THE IMPORTANCE of Reading’s parks in promoting wellbeing, offering early interventions, support for mental health and combatting social isolation, are just a few of the key priorities recently voiced by local people.
The findings are the result of the Council’s two month public health consultation, launched towards the end of 2018, which aimed to identify priorities and concerns of Reading residents.
The consultation generated over 260 written responses, as well as feedback gathered in person at a public meeting in December attended by 35 people.
People were invited to help ensure the Council addresses the right priority health issues for Reading and to comment on the principle of offering ‘healthy lifestyle’ support services differently in future.
Feedback was overwhelmingly in favour of the Council combining lifestyle support services in future – for example, a service which combines support to help people quit smoking, eat well, be physically active and stay in good emotional health. Several people stressed the benefits of centralised one-stop hubs for health and wellbeing, and called for more integration of services to encourage take-up at a range of community venues, including libraries, GP surgeries and children’s centres.
Whilst face to face support was still considered important, many people agreed there was also a place for digital and online services. There was also support for targeting those in greatest need.
Other headline findings from the consultation include:
· Parks, open spaces and good quality, affordable leisure provision to encourage physical activity were rated by most people as of top importance for overall health and wellbeing and in promoting weight management;
· The importance of a focus on early interventions with young people so as to give people strong foundations for a healthy life;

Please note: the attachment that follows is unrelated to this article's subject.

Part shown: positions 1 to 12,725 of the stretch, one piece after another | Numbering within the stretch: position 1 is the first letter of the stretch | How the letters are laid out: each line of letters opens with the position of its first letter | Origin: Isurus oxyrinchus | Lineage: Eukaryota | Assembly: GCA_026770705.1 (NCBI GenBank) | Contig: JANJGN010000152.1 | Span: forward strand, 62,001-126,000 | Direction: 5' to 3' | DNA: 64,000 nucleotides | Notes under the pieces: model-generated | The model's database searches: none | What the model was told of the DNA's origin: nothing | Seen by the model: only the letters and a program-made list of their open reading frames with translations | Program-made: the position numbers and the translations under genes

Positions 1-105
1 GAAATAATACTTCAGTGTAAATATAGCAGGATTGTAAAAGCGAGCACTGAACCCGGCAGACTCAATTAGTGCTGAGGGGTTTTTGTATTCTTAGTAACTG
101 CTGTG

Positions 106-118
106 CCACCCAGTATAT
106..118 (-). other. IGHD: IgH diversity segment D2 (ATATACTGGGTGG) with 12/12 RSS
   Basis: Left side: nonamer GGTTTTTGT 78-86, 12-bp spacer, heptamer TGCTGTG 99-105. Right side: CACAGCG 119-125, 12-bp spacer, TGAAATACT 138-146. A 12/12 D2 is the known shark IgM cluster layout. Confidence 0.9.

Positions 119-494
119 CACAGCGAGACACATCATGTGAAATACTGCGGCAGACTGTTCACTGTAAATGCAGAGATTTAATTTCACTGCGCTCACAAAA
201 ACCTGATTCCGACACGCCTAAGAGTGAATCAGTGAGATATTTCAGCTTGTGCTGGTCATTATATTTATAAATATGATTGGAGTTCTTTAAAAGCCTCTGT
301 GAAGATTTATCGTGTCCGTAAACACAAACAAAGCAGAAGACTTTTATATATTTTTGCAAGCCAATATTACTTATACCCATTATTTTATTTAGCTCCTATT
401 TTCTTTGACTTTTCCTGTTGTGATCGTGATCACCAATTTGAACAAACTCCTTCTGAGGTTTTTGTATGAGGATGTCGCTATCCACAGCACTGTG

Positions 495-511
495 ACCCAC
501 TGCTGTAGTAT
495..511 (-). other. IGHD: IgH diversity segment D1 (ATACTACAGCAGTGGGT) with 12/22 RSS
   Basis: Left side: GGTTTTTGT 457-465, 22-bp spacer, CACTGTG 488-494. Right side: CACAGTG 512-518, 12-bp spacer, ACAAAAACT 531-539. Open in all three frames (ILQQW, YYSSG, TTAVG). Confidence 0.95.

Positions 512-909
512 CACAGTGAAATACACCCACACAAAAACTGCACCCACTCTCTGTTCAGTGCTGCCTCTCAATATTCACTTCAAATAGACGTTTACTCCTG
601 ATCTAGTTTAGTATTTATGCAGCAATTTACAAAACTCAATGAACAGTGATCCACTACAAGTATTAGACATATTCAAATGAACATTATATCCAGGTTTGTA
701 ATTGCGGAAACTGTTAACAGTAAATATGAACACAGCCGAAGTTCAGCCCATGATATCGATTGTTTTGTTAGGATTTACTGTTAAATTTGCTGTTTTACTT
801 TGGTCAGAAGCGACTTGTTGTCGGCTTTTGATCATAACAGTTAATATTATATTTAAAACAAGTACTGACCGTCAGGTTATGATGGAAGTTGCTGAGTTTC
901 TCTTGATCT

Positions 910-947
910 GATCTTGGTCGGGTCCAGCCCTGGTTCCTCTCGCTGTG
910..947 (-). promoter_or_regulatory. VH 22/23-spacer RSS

· An agreement that residents need to take some personal responsibility for their health but that targeted smoking cessation services and support to end drug or alcohol dependence were needed;
· Support for unpaid carers was a vital part of keeping the population well;
· A strong support for mental health services, specifically in relation to young people and in reducing social isolation.
Seona Douglas, Reading’s Director of Adult and Health Care Services, said: “I’d like to thank everyone who took the time to feedback to us on our public health consultation. The consultation has given us an insight into what matters to Reading residents in terms of health and wellbeing.
“Every effort has been made to ensure that the impact of funding reduction will be felt least in the communities where health initiatives are needed the most.
“The consultation was a chance for people to influence the way we deliver public health services over the next two years and all comments, priorities and concerns we received will feed into how we shape these vital services going forward. Many people suggested it would be useful to have further opportunities to comment. We intend to continue the conversation with our residents, asking them to give us more detailed feedback in specific areas, as new proposals are developed.
“This week we have also published the Council’s proposed public health budget for 2019/20. We have strived to continue to deliver the early intervention, preventative and support services we know people value, however, we also acknowledge that in future many of these services will need to be delivered differently in order to keep them sustainable and to protect the most vulnerable groups in our community.”
A report on the consultation will be presented at the Council’s Policy meeting on Monday 8th April. The consultation report can be viewed here: https://democracy.reading.gov.uk/ieListDocuments.aspx?CId=138&MId=2988
Local residents’ response to the local public health agenda will be noted and the feedback has been taken into account in the proposed budget for 2019-20 and will be used in shaping services beyond 2019/20.
The proposed allocation of Reading’s Public Health Grant is also set to go before the Council’s Policy Committee on 8th April. The proposals set out the budget for the next three years, covering 2019/20, 2020/21 and 2021/22.
Under the proposals, the Council will use funds across the council to continue to deliver a number of prioritised services, ensuring support for the most vulnerable groups is promoted, whilst securing financial sustainability going forward.
A number of the proposals have been formulated for providing services in different ways, for example, offering more digital services.
Some services have been scaled back due to shifts in demand and through targeting services to reach those who need it most.
Reading’s Public Health grant allocation for 2019/20 is £9.500m which represents a 2.65% reduction of £258k on the £9.758m 2018-19 grant.